For many of the 200-plus golfers in attendance at the 28th annual Richard Lee Byrne Memorial Golf Tournament, held this week at Scotch Meadows Country Club, the event has become like a family reunion.
“That’s what many of the golfers say. For many of them this is really their only chance to see each other all year and they all look forward to it,” said Eaton’s Bob Cresante. Eaton has been the tournament’s main sponsor and benefactor since its inception in 1986.
Founded in 1985, Hospice of Scotland County depended on the $12,000 it raised through the first version of the golf tournament to keep its doors open according to Hospice CEO Jane Murray.
Some 27 years later, the tournament has raised more than $3 million for patient care at Hospice.
In keeping with nearly three decades of tradition, this year’s tournament was one of the most successful in its history, raising more than $150,000 for Hospice of Scotland County.
Cresante said that his company’s support of Hospice is natural.
“Eaton is a strong believer in supporting the communities we do business in. And back when the tournament started, we had an employee that died and because of him and the Hospice care we got involved. Back then Hospice had a desire to grow and we wanted to support them. It’s as simple as that,” Cresante said.
In addition to its financial support, Eaton also calls in some favors.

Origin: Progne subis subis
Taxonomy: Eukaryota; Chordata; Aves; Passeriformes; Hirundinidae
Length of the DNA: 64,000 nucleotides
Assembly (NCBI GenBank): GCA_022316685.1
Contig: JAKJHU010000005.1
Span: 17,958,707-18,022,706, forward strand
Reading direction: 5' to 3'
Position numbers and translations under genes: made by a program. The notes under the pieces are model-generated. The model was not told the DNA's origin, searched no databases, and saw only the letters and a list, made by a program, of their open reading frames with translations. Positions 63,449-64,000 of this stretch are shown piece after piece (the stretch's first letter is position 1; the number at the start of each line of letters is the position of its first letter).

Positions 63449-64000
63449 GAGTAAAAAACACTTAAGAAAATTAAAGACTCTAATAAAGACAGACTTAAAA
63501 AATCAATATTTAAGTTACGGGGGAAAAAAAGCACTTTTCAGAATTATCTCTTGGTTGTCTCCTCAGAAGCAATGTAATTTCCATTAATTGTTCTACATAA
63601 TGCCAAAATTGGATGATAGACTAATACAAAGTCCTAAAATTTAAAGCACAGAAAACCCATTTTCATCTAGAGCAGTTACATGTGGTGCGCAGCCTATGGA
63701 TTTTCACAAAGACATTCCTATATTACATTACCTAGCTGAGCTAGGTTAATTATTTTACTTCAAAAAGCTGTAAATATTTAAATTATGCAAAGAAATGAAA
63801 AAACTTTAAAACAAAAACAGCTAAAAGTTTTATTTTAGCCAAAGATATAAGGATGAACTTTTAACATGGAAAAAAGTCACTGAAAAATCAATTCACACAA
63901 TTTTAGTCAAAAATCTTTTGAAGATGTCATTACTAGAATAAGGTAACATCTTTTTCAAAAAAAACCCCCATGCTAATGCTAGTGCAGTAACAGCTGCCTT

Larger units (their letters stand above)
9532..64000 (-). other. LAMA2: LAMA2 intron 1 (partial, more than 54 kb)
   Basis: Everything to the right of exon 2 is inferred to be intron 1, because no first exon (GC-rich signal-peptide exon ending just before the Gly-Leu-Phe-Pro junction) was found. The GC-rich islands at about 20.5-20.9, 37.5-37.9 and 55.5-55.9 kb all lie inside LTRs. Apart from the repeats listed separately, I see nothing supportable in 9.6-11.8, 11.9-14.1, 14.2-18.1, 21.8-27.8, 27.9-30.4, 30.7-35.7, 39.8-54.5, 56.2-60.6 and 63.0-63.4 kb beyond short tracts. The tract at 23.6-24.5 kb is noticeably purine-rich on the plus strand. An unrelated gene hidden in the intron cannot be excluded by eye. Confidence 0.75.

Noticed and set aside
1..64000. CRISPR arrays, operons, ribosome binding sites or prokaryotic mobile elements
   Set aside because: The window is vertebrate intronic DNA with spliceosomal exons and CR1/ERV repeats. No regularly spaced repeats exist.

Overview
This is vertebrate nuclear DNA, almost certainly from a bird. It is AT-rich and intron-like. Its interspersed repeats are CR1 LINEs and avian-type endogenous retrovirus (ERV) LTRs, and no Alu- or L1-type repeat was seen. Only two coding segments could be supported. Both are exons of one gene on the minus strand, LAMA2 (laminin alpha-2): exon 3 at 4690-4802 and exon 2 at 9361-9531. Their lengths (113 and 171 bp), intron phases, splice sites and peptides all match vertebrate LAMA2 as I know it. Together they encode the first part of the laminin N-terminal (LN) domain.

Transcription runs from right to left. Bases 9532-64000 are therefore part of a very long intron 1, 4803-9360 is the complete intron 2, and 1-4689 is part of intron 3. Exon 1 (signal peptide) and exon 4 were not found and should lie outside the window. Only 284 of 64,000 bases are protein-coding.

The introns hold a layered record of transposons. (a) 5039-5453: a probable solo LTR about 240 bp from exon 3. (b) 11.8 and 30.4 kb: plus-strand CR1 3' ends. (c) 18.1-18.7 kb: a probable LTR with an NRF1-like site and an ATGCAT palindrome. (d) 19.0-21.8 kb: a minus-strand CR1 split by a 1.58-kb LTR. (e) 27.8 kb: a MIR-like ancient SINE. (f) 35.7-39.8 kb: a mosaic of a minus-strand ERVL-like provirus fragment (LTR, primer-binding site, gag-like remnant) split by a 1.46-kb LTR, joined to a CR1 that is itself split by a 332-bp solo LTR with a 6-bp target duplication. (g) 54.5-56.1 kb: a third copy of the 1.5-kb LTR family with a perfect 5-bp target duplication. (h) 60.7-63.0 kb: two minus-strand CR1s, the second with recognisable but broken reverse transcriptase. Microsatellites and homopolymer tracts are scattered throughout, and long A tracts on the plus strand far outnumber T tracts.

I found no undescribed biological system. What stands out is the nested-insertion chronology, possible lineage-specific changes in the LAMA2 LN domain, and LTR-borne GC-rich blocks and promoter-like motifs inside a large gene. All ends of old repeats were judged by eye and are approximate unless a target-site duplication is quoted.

“We contact college golf programs (to ask for donated golf gear). We get something from all the colleges, and this year something like 70 major colleges donated. They send because we support them but also many of them have been touched in some way by Hospice,” Cresante said.
One college went beyond donating branded golf apparel and club head covers this year because of a personal experience with Hospice.
“The coach at Oklahoma State, a major golf program, wrote a really nice letter saying that his mother had been under Hospice care and sent a check for $500.
“Hospice really has touched everyone,” Cresante said.
Because of his work in the golf business, Cresante said that he has attended many similar events all across the country and the annual Hospice fundraiser is at the top of the heap.
“That why people travel here from all over. It’s first class, from the funds raised to how golfers are treated and catered to. That’s a big reason for its success.”
Nearly 100 volunteers working on the event, some for months, and hundreds of sponsors and donors participated in the fund raising effort in 2013, according to David Hibbard, public relations director for Hospice.
“It never ceases to amaze you how generous this community is,” Hibbard said. “I think people really understand what we do and appreciate the importance of being able to provide quality care to people at the end of life.”
In 2013 Hospice had four donors that gave more than $5,000 each toward the $153,578 total donation.
Agreeing with Hibbard, Murray said that the value of “care for any patient in need regardless of their ability to pay” is something that everyone can appreciate.
The members and staff of Scotch Meadows Country Club have grown particularly integral to the event, which Murray said could not occur without their participation. “It’s a fantastic working partnership that makes this a success year, after year.”
And year after year, organizers say that they don’t look to make many changes.
“The tradition is part of the appeal,” Murray said.